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Moon: Private lunar lander from SpaceX to launch on Valentine’s Day

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SpaceX: The first lunar spacecraft of the Intuitive Machines-built Nova-C class is scheduled to arrive at the Moon’s surface soon. 

Under NASA’s Commercial Lunar Payload Services (CLPS) program, the mission is expected to launch on Wednesday, February 14, 2024, at 12:57 a.m. as part of the Artemis campaign.

When Launch Complex 39A at NASA’s Kennedy Space Center in Florida hosts SpaceX’s Falcon 9 rocket, history will be made.

“Their tireless efforts have brought us to this moment, where we stand on the precipice of history, humbled by the gravity of our mission, yet emboldened by the boundless possibilities that lie ahead,” President and CEO Steve Altemus underlined the mission’s major significance.

SpaceX’s Nova-C lunar lander at Moon

Now that it is fully assembled, SpaceX’s Nova-C lunar lander can be securely placed within the payload fairing and prepared to go on its journey to the Moon.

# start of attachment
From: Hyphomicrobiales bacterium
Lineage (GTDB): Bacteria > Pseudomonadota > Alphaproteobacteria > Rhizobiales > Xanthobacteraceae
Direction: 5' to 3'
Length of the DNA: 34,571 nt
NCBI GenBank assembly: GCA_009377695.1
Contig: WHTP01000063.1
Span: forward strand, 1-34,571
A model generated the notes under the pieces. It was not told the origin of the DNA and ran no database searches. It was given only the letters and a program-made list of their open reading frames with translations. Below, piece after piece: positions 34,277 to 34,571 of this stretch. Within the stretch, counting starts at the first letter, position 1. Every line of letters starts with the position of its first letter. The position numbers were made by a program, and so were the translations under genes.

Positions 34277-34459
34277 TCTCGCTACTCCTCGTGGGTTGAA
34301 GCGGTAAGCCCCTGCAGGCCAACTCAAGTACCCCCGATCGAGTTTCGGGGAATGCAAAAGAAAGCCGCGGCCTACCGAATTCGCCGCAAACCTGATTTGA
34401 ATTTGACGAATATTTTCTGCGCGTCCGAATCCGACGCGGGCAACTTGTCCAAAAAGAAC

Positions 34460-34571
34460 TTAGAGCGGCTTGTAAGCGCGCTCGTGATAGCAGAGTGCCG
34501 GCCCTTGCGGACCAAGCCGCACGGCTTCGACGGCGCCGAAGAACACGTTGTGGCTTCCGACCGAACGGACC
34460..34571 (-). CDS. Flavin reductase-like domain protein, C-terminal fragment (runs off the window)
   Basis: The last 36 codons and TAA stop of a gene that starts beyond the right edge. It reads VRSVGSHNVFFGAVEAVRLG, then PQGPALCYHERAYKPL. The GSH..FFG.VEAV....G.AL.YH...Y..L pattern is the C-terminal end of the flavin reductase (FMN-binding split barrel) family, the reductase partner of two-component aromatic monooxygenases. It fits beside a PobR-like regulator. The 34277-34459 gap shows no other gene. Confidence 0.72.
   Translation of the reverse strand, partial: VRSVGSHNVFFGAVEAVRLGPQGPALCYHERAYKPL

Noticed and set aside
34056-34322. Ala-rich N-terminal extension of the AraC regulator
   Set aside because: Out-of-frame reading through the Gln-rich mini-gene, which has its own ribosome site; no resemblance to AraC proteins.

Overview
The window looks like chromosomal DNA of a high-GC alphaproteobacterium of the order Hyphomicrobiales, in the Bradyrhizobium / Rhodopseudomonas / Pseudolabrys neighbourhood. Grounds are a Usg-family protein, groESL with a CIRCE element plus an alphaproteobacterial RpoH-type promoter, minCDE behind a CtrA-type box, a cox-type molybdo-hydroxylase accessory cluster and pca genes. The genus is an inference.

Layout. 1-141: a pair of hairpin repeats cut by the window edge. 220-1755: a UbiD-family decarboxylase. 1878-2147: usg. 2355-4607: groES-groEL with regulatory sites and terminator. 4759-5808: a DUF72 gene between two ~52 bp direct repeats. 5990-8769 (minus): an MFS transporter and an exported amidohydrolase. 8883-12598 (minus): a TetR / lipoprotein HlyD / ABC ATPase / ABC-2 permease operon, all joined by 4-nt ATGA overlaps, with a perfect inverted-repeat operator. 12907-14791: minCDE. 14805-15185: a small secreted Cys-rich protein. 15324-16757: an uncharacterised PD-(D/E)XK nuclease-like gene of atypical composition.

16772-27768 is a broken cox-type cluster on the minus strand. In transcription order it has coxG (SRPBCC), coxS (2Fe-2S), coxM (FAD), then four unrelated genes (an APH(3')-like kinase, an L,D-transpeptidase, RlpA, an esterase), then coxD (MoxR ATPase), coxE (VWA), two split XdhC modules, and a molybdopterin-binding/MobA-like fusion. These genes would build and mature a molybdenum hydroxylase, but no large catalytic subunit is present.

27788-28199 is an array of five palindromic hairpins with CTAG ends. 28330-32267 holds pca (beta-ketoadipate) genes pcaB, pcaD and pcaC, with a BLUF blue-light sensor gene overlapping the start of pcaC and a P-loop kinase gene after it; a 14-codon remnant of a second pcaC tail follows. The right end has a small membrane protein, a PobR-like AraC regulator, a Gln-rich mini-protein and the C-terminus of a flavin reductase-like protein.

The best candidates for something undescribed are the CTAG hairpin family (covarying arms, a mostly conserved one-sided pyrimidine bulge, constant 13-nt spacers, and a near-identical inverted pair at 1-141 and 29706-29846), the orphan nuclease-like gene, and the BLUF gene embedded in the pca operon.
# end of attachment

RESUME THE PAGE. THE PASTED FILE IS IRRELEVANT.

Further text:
The spaceship will land in Malapert A, a satellite crater close to the south pole of the moon. This area, named for the Belgian astronomer Charles Malapert who lived in the 1600s, is made up of lunar highlands that look a lot like the landing spot for Apollo 16.

Situated in close proximity to the Malapert Massif, one of thirteen candidate regions being evaluated by NASA for the Artemis III mission, the IM-1 landing site is situated in a strategic location around 300 kilometers from the lunar south pole.

The landing site’s selection highlights the significance of the mission in facilitating subsequent human investigations and establishing a human presence on the lunar surface that is sustainable.

Also read: https://techmin.org/vyommitra-to-launch-into-space-in-the-third-quarter-of-2024-singh/

Peregrine lunar lander failure at Moon

A few weeks have passed since the Peregrine lunar lander failed after takeoff due to a fuel leak, which accounted for the loss of the program’s inaugural private mission. Payloads designated for the Moon were aboard the spacecraft for NASA.

The mission carries not only technological payloads and scientific instruments, but also the aspirations of humanity to expand the frontiers of our understanding and capacities in outer space, as the global community eagerly awaits its launch.

NASA’s Artemis program foresees that the triumph of the IM-1 mission will establish a precedent for subsequent missions and ultimately facilitate the re-establishment of human presence on the Moon.

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